“My dearest child,” he resumed, “What I am trying to say is this. We can’t leave everything behind and start a new life. It’s impossible, it’s cruel. Yes, we are cruel to our own selves when we renounce our former life. To learn from our mistakes is indispensable. But it is equally vital not to let our mistakes make us underestimate ourselves and all our actions. We have to reconcile the past with the present, Elise. Otherwise we’ll be unjust and unforgiving. Renouncing is the easy way, the way of cowards. But little do we know that it is ultimately the most painful one. We just say: ‘I was not being myself’ and forget.” He paused and looked deeply into her eyes. He saw puzzlement there. But he saw the rising of an understanding as well. He continued in a voice marked by bitterness and despair; by the disappointment that the greatest mistake in his life had given birth to: “We kill a period of our lives; we kill a part of ourselves!” Silence followed his outburst. When he spoke again, his life’s wisdom, this wisdom so painfully gathered, was dripping through his words, through his eyes, through his hands that found their way to his daughter’s cheeks. “Sometimes, my dear Elise, it is too hard to forgive our past mistakes. It takes courage and responsibility. But it’s the only way to go on. We do not stop and start lives just like that, Elise. We continue. ” He felt his daughter startle. His hands moved to Elizabeth’s shoulders. They were tender and reassuring. He was being a parent that moment; a true parent that was revealing the truths of life to his child, ready to support, give courage and console. He knew he was right this time. The rest of his words came out easily; no selfishness intruded. “Yes, your mother and I needed a divorce. Yes, I needed to come here and find the job I truly loved. But this didn’t mean that I was justified in leaving you, just because you were a part of my life with Fanny. You needed me and I let you down. I was not justified in avoiding any contact with my ex-wife, all my former friends and most importantly my children. I hurt too many people, Elise, and believe me; it didn’t help me feel any better.”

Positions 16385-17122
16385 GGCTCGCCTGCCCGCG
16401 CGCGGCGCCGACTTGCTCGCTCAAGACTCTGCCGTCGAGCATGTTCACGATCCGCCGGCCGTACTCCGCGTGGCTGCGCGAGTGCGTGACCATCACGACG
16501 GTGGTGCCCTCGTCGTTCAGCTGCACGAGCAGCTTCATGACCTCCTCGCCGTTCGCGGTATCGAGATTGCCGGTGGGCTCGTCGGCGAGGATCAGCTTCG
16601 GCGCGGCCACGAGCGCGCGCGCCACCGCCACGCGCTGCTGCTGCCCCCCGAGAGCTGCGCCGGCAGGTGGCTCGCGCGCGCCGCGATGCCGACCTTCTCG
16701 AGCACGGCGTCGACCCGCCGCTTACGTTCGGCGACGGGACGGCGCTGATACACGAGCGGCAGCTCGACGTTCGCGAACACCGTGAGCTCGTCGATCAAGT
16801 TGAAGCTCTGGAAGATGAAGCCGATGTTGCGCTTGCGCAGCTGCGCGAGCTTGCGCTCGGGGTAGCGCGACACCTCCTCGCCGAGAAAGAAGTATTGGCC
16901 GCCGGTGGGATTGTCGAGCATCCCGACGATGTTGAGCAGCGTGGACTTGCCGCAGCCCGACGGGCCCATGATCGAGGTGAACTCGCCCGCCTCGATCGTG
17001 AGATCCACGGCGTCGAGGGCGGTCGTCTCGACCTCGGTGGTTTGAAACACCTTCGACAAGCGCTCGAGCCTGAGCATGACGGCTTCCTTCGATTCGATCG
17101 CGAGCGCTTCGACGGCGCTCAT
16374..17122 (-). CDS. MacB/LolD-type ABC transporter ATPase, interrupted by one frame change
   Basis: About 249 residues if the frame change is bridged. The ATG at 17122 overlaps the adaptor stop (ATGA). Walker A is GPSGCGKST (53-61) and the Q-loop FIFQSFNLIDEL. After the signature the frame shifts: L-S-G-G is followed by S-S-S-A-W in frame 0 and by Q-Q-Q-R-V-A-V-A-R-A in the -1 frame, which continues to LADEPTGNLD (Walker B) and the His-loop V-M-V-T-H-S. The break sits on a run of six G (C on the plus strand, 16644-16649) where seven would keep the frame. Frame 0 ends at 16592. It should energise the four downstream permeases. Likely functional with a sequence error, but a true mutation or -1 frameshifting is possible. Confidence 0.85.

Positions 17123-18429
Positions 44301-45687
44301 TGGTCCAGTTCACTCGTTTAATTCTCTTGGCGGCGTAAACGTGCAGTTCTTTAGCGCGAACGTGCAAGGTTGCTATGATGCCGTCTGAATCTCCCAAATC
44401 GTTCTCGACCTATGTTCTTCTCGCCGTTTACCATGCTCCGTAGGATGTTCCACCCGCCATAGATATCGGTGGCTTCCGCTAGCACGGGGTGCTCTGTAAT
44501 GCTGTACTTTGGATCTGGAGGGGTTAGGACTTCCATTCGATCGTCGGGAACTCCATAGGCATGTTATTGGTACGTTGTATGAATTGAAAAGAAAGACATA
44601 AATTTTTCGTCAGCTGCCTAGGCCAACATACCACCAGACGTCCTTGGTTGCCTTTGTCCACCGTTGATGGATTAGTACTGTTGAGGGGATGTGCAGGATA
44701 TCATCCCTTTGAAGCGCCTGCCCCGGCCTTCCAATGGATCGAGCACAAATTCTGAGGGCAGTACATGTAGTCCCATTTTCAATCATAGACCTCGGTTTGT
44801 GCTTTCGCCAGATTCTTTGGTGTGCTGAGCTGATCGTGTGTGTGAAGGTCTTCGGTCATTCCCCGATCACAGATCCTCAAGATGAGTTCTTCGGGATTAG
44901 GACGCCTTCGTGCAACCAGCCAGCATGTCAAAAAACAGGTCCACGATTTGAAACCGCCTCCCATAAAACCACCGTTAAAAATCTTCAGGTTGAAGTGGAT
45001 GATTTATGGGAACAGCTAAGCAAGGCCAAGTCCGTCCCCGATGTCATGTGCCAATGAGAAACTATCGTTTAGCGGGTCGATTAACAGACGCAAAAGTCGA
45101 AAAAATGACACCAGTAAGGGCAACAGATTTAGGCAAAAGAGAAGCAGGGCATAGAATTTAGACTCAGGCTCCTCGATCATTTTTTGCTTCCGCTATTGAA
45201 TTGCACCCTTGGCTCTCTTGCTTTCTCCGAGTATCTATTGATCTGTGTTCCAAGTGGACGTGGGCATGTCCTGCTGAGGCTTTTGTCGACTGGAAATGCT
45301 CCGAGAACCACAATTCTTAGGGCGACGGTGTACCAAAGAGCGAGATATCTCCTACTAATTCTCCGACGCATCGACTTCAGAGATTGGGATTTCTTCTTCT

Elizabeth was trying to digest everything she had heard. Her father, whose actions she had defended repeatedly to anyone that would accuse him, admitted that he had made a mistake. Her whole hierarchy of values was shaking at that moment. It was a shock but it was liberating as well. Deep inside her, complaint and bitterness had been lurking for years, but she had always refused to listen to them. However, now the veil was removed. She didn’t have to delude herself any longer. Firstly, she had admitted that she loved William Darcy; more than anyone else. With a passion and tenderness and a longing that her heart had never known before. And now, she could finally say that she had felt horrible when her father left her. That she had become terrified of loss and that fear had influenced all her actions and decisions. That she was angry, lonely and miserable. That she felt unable to excite a man’s love. Unworthy to excite a man’s love.

Her father embraced her tenderly, letting her head rest on his shoulders. As if he read her thoughts, he murmured:

“I am so sorry, my dearest child. So very sorry, Elise.”